3.4  Opinions of Oncologists

The 123 oncologists who responded to the survey (16% response rate), included 54 medical oncologists, 67 radiation oncologists, and 2 hematology oncologists. Responses were received from at least 1 oncologist from every Canadian medical school. Oncology education in their undergraduate and postgraduate fm and im training programs was thought by 82% of oncologists to be inadequate. The oncologists also agreed that diseases related to oncology are least adequately taught compared with diseases related to other medical specialties (Table iii). Most oncologists believed that a standard set of oncology objectives and a textbook or Web book based on those objectives would be useful to learners (Table iv).

4. DISCUSSION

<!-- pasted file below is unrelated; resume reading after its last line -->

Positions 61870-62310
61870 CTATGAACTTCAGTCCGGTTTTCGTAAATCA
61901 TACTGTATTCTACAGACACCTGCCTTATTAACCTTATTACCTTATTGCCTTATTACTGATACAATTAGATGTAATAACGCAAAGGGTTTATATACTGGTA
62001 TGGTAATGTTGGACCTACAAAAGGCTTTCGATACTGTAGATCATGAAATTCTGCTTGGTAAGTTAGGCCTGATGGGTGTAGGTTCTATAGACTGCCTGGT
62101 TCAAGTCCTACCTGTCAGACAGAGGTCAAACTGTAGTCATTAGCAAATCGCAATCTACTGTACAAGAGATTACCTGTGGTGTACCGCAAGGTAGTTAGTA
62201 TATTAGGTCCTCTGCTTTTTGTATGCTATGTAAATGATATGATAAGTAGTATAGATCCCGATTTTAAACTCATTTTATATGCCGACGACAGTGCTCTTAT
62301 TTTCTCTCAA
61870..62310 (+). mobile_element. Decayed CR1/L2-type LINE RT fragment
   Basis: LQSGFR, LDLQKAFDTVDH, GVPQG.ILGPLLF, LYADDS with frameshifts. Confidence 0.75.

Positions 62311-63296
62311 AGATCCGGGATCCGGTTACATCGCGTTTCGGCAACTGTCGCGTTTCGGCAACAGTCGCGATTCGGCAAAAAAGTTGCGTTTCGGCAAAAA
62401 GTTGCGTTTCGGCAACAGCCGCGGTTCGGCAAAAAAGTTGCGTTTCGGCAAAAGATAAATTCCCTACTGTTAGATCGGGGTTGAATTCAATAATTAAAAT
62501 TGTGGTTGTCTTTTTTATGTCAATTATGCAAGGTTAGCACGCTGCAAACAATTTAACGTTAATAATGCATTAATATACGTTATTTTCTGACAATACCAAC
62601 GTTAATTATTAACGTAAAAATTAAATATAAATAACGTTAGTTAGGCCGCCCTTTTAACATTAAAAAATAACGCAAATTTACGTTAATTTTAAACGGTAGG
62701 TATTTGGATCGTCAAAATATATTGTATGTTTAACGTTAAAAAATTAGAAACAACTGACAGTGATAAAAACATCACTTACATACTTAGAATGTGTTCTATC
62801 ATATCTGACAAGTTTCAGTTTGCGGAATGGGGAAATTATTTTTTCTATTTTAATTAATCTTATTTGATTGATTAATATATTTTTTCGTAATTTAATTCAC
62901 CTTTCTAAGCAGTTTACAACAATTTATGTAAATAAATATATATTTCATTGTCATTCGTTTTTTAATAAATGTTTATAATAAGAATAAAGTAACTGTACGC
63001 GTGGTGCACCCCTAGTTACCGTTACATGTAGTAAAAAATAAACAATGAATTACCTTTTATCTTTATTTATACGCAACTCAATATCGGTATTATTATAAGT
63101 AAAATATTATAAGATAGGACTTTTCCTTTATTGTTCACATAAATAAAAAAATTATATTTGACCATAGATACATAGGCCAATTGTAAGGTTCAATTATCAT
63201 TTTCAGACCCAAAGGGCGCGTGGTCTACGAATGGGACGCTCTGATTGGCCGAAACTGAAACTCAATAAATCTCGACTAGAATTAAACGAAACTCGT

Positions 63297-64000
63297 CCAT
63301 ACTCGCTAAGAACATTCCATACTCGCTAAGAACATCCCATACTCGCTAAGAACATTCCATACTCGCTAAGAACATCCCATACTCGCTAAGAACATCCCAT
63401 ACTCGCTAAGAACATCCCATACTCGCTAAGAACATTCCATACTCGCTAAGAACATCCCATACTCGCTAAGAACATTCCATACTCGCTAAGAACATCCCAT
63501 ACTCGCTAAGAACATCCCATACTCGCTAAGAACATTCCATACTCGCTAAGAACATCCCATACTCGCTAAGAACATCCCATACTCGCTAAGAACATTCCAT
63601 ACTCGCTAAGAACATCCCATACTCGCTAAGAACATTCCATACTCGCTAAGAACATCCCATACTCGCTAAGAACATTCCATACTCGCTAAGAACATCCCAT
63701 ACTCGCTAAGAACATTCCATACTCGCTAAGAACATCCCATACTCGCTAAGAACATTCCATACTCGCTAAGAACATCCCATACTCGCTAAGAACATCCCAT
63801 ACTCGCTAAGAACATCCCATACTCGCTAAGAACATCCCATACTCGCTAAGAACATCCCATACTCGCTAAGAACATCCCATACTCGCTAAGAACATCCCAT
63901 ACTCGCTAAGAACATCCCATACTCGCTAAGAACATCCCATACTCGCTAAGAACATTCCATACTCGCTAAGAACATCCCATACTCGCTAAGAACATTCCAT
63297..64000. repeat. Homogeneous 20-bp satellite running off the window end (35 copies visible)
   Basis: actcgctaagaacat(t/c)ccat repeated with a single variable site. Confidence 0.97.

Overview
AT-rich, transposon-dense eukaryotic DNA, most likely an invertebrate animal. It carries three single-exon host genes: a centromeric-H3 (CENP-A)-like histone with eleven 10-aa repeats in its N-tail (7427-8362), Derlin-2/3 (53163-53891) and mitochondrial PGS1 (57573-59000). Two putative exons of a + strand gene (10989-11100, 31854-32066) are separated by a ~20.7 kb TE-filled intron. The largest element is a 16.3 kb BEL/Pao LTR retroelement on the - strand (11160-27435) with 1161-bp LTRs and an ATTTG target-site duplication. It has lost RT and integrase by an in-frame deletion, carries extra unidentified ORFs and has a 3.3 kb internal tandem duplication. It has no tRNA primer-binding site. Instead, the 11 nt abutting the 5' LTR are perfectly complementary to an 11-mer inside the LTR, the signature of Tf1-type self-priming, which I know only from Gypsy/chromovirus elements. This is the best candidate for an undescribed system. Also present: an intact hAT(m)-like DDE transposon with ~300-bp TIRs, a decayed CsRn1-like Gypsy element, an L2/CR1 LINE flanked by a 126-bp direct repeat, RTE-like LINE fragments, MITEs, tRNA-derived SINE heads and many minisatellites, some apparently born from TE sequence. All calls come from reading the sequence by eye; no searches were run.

Our study is the first to characterize in detail the current state of oncology education in Canadian medical schools and in fm and im residency training programs. The major finding was that a broad selection of Canadian medical educators and learners agreed that, compared with trainees in all other medical subspecialties, their trainees are least adequately prepared to manage patients with cancer. Oncology is a separate topic in the curriculum in only half of undergraduate medical programs. None of the fm residency training programs required a mandatory rotation in oncology, and oncology rotations were required in only 7 of the 13 Canadian im training programs surveyed. Most educators and learners also believed that a standard set of oncology objectives would maybe or definitely be useful for learners (92% educators, 90% learners) and that a textbook or Web book focusing on oncology education for medical students and fm and im residents would be useful.